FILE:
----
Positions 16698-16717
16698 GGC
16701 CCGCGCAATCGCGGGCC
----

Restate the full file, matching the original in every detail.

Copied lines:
Positions 16698-16717
16698 GGC
16701 CCGCGCAATCGCGGGCC